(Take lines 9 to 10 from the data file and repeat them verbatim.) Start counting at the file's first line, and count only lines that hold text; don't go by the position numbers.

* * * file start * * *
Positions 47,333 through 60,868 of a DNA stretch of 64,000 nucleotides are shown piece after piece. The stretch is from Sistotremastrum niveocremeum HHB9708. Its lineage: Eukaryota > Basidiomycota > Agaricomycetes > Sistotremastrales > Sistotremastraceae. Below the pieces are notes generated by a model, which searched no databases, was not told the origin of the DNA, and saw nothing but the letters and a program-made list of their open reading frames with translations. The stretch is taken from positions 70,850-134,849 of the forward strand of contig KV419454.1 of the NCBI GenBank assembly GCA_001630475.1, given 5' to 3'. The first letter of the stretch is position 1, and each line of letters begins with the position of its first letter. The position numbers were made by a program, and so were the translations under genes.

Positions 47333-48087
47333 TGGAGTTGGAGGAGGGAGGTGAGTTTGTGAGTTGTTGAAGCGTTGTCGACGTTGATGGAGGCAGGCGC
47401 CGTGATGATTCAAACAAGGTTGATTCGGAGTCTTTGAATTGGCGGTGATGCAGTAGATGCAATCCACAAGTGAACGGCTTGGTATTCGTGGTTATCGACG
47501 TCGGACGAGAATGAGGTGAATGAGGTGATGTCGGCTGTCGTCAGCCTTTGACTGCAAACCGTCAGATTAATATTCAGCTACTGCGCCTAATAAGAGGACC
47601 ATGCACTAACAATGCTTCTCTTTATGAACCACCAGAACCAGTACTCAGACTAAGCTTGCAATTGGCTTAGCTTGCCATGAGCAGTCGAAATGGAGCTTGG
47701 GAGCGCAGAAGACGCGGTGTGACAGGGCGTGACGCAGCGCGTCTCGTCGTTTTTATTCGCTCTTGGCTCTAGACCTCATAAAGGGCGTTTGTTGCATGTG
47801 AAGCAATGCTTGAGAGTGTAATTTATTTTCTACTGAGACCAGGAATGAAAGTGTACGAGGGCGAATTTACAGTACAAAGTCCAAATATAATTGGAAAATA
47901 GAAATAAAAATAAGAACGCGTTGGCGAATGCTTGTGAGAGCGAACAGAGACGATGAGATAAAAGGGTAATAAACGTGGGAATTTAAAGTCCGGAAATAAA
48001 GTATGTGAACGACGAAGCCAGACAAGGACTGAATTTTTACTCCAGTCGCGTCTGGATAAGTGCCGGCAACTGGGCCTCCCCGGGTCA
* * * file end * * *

47901 GAAATAAAAATAAGAACGCGTTGGCGAATGCTTGTGAGAGCGAACAGAGACGATGAGATAAAAGGGTAATAAACGTGGGAATTTAAAGTCCGGAAATAAA
48001 GTATGTGAACGACGAAGCCAGACAAGGACTGAATTTTTACTCCAGTCGCGTCTGGATAAGTGCCGGCAACTGGGCCTCCCCGGGTCA